Target and FireEye

Beginning of December 2013, US retail Target suffered a huge leak of data: 40 million valid credit card information were sent to Russian servers. This leak will have serious financial impact for Target as there are already more than 90 lawsuits filed against Target.

Target is undergoing deep investigation to understand why this data breach occurred. Recently, an interesting fact popped up. On the 30th November, a sophisticated, commercial, anti-malware system FireEye detected the spreading of an unknown malware within Target’s IT system . It spotted the customized malware that was installing on the point of sales to collect the credit card number before sending them to three compromised Target servers. Target’s security experts based at Bangalore (India) reported it to the US Security Operation Center in Minneapolis. The alert level was the highest from FireEye. The center did not react to this notification. On 2nd December, a new notification was sent without generating any reaction.

The exfiltration of the stolen data started after the 2nd December. Thus, if the Security Operation Center would have reacted to this alert, although it may not have stopped the collection but at least it would have stopped the exfiltration to Russian servers.

As we do not have the details on the daily volume of alerts reported from Bangalore to the Security Operation Center, it is difficult to blame anybody. Nevertheless, this is a good lesson with the conclusions:

  • Law 10: Security is not a product but a process. You may have the best tools (and Fire Eye is an extremely sophisticated one. It mirrors the system and runs the input data within the mirror and analysis the reactions in order to detect malicious activities). If you do not manage the feedback and alerts of these tools, and take the proper decision, then these tools are useless. Unfortunately, the rate of false error is too high to let current tools take such decisions
  • Law 6: You are the weakest link; The Security Operation Center decided not to react. As FireEye was not yet fully deployed, we may suppose that the operators may not fully trust it. The human decision was wrong this time.

European industry worried by APT

According to a recent report from Quocirca, the trouble heading for your business, European business claim they are concerned by APT.  Many interviewed companies assert to have been under targeted attacks.  Even more worrying, most of them believe that undetected malwares are running on their networks.

Advanced Persistent Attacks (APT) or targeted attacks are high profile attacks that aim to one precise target with a precise objective.   The attackers are highly efficient attackers.  most of the time, they are either funded by criminal organizations or are state operated teams.     This is the most dangerous type of attack.  Usual tools such as firewall and anti viruses are not sufficient.  Bit9 and RSA attacks are good examples of targeted attacks.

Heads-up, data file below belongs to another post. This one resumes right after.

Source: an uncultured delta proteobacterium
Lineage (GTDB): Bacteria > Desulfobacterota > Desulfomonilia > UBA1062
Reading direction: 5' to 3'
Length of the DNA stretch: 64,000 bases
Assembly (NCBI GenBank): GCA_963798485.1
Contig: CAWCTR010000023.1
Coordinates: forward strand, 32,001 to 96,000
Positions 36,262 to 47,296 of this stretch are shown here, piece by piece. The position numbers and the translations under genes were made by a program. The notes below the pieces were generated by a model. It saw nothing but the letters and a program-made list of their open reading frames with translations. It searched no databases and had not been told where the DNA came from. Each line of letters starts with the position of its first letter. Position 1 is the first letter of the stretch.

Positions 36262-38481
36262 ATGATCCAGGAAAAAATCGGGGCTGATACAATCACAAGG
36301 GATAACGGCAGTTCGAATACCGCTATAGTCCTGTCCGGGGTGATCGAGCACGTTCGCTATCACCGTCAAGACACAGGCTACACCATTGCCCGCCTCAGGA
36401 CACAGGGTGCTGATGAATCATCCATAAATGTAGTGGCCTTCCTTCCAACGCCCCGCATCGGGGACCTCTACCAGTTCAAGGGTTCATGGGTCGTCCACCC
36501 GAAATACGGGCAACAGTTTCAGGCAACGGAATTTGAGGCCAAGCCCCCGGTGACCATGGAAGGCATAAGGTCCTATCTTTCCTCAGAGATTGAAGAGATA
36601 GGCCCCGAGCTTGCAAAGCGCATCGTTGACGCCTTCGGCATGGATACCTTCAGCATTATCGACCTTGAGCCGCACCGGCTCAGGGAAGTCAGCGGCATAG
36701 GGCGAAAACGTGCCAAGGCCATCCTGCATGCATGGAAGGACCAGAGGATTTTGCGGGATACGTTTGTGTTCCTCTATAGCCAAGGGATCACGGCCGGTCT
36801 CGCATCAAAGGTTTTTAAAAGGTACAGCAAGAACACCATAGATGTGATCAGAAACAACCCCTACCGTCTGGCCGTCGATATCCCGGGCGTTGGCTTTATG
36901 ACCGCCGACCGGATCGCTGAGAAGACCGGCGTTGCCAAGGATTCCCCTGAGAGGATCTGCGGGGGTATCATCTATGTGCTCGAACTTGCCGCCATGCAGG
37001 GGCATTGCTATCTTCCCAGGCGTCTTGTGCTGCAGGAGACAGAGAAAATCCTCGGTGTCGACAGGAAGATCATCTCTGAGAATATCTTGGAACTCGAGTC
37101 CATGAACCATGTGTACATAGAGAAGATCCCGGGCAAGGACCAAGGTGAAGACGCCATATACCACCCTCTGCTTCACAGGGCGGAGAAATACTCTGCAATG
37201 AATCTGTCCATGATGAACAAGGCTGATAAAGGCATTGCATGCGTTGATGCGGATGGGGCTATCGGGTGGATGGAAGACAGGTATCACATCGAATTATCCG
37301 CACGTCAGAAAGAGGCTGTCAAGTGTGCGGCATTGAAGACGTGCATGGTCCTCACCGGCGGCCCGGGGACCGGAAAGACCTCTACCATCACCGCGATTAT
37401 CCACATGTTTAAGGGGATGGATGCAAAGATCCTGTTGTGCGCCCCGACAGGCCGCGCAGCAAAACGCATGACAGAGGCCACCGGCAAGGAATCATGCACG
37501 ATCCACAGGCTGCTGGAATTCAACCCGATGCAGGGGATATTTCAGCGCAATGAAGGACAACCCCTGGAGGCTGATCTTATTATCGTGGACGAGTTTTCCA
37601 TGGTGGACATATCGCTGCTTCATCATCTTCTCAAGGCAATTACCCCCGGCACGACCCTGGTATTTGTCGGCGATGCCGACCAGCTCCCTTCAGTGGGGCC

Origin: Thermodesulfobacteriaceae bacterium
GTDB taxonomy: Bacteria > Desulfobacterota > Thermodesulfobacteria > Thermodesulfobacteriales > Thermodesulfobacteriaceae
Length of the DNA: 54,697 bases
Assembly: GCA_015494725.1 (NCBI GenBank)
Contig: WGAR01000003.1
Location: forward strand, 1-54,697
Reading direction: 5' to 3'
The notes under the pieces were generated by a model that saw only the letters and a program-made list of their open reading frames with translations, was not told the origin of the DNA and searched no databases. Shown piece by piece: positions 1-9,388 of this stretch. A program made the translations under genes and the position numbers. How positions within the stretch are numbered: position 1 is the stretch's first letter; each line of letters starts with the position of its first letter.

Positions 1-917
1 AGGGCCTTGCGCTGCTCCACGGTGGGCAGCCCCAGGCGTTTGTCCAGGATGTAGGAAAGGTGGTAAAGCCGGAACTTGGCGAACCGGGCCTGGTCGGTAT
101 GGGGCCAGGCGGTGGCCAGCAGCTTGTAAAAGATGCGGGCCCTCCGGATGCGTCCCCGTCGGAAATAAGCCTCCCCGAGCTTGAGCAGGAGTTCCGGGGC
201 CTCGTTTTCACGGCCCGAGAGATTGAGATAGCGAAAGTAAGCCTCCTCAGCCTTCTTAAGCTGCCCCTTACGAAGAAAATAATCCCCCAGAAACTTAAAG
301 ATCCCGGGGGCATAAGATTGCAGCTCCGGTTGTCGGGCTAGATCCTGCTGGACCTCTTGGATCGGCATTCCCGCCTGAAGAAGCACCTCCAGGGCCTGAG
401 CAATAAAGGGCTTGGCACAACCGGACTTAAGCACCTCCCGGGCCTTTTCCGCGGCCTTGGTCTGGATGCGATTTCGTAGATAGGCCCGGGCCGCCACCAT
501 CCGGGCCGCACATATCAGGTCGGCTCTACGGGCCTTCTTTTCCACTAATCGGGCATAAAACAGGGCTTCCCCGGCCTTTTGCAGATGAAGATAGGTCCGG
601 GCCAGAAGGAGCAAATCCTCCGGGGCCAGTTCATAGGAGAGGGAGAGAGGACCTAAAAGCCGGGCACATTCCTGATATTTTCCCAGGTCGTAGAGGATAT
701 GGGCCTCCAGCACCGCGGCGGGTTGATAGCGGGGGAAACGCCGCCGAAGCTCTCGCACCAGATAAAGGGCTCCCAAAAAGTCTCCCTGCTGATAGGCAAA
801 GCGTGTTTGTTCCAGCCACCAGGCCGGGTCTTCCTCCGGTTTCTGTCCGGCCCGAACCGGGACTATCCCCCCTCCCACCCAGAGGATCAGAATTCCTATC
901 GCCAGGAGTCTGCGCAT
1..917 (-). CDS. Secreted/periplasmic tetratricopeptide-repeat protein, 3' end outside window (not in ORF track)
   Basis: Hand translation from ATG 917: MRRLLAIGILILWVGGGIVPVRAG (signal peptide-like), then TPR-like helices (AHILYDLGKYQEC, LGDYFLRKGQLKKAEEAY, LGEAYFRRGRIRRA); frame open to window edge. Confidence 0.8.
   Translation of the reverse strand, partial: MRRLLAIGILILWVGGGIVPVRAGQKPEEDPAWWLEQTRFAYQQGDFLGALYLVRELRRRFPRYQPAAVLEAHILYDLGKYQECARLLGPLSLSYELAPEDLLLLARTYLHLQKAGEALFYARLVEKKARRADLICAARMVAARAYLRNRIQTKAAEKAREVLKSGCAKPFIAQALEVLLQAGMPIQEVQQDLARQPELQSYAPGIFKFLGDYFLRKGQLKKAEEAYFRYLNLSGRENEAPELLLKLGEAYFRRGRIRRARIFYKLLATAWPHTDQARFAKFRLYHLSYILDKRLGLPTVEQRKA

The report gives interesting insights to the perceived impact on business of APTs.  For instance, we discover that loss of regulated financimageial data is the top impact.  Loss of IP is in fourth position.  Reputational damage and negative media coverage are the least impacts.

(Copyright Quocirca 2013 for the figure)

The ranking of concern about the impacts following an APT:

  1. Loss of regulated data
  2. Loss of IP
  3. Reputational damage
  4. Fines
  5. Remediation costs



Thus, this report is a good reference when you have t explain why you need this new deep  packet inspection tool, or the latest behavioral analysis software. 

It is good to see that companies are aware of this new APT risk.  Is your company aware?

Bit9: when a security company signs malware…

Bit9 offers security solutions that control which applications are authorized to be executed on a platform. Rather than relying on detecting malicious applications, Bit9 uses an engine that only authorizes a whitelist of trusted applications. Every application that is not part of the whitelist is by default considered as suspect and denied access. Of course, the Bit9 engine considers as trusted every application issued by Bit9. The control is done by verifying whether the application was properly signed by Bit9 signing key.  Bit9 claims that their solution is the ultimate defense, and the only valid answer to Advanced Persistent Threats (APT)

On 2013 February 8 security consultant, Krebs Brian announced that some companies were affected by a malware signed by Bit9. Later ton he same day, Bit9 Chief Executive Officer (CEO), Patrick Morley, acknowledged the problem. Their own solution did not protect some of the Bit9 servers. Among them were servers used to sign digital applications. Attackers were able to penetrate the network and get their malicious code signed by Bit9. Thus, any Bit9 engine would accept these pieces of malware as trusted applications. Bit9 announced that they started to cure the issues. They applied their own solution to their complete infrastructure. They revoked the compromised digital certificate and informed their customers.